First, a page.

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If you like Ehud Barak's story, you might also like:
George Mitchell,
Shimon Peres,
Colin Powell,
Norman Schwarzkopf
and Elie Wiesel

Ehud Barak can also be seen and heard in our Podcast Center

Teachers can find prepared lesson plans featuring Ehud Barak in the Achievement Curriculum section:
Global Conflicts

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Ehud Barak
 
Ehud Barak
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Ehud Barak Interview (page: 7 / 8)

Former Prime Minister of Israel

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  Ehud Barak

This young man, who at 17 was kicked out of high school, wasn't very physical, goes into the army and becomes the highest ranking officer in the Israeli Army, the most decorated war hero in Israel. What do you think your superior officers saw in you that allowed you that opportunity?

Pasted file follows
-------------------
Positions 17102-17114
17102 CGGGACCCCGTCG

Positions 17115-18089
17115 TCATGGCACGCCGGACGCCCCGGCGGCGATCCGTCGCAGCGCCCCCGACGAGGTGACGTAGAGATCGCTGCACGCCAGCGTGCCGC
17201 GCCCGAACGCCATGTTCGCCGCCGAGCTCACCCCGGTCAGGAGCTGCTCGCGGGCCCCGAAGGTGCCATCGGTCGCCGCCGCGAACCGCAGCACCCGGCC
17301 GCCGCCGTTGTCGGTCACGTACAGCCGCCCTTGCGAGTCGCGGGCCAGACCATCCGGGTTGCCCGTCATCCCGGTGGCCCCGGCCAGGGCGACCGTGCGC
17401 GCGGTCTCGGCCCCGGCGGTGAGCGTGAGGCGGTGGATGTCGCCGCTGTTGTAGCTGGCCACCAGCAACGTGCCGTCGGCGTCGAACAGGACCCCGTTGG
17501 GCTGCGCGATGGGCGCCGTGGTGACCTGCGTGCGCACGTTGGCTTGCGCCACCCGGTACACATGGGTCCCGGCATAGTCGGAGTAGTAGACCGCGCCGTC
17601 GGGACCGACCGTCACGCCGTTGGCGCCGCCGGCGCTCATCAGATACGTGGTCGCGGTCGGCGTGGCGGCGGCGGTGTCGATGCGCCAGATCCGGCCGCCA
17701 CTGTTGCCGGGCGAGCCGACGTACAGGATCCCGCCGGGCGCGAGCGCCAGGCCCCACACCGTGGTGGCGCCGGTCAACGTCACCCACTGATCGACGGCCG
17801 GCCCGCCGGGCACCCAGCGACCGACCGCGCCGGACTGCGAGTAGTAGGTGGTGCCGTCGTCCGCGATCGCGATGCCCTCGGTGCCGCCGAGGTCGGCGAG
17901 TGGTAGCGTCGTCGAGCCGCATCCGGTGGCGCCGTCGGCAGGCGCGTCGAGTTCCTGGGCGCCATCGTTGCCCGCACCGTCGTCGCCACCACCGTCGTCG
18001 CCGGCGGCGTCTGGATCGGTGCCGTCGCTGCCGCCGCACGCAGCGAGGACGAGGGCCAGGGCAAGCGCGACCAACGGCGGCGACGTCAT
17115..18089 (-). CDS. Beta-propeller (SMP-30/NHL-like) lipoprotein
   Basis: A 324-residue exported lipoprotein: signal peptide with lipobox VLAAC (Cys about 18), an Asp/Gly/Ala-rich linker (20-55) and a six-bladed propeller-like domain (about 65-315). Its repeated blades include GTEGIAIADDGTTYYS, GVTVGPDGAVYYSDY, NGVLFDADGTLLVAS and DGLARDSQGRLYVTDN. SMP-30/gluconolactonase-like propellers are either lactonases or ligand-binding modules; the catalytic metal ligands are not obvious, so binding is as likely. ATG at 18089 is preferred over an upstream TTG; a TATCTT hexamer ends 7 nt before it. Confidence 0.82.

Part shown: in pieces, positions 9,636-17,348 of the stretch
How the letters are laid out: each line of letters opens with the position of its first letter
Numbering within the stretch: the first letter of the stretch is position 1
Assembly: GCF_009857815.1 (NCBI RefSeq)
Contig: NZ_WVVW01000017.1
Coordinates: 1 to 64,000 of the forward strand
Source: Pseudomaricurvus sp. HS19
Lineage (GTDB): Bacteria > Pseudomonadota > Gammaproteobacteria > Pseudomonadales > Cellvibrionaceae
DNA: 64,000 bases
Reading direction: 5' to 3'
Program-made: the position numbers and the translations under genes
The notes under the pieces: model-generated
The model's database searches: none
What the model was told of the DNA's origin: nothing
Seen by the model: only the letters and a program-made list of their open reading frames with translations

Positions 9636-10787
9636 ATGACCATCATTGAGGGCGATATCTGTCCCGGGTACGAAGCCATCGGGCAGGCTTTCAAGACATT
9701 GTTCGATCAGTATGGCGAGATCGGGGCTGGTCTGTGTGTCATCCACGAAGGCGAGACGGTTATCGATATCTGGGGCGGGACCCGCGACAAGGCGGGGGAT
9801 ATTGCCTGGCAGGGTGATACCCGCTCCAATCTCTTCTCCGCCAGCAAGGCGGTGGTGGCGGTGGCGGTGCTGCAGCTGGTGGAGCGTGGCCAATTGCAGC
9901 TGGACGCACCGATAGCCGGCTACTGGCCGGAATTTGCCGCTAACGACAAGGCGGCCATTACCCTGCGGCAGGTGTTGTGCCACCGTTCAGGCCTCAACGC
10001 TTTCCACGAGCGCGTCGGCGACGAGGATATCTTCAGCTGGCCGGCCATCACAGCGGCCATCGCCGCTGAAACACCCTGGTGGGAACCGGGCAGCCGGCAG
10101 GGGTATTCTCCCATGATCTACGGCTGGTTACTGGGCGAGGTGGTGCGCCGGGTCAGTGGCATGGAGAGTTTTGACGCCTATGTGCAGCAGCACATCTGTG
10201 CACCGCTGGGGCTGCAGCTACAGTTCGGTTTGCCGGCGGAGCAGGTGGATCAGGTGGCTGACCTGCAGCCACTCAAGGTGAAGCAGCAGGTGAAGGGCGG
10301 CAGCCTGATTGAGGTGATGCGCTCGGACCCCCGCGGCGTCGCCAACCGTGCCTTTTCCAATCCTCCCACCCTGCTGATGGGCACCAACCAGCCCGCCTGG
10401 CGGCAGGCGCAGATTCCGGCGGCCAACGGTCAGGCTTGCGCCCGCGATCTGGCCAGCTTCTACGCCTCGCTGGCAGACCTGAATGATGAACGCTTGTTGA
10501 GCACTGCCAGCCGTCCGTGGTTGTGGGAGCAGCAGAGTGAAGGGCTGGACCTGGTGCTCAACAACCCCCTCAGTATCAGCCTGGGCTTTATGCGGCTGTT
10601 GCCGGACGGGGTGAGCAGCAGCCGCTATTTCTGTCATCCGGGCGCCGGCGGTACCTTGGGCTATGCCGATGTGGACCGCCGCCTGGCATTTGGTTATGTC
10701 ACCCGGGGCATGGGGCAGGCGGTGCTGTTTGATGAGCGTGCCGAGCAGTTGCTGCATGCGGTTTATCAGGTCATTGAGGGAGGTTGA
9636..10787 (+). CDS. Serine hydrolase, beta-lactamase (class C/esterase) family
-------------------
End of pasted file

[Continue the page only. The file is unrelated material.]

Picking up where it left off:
Ehud Barak: First of all, I should admit that I was lucky, but in retrospect, maybe it means that some inner sense of direction and self-control is more important, even in the military profession. At least in modern life, maybe it is more important than many physical qualities. Of course, along the years I gained some three inches in height and some 30 pounds in weight and muscles during my service. I didn't shave until deep into the third year in service, but later on I became a physically well-shaped youngster. It was just that I came in so early.

But what made your superiors look at you and say, "Here's a leader?"

Ehud Barak Interview Photo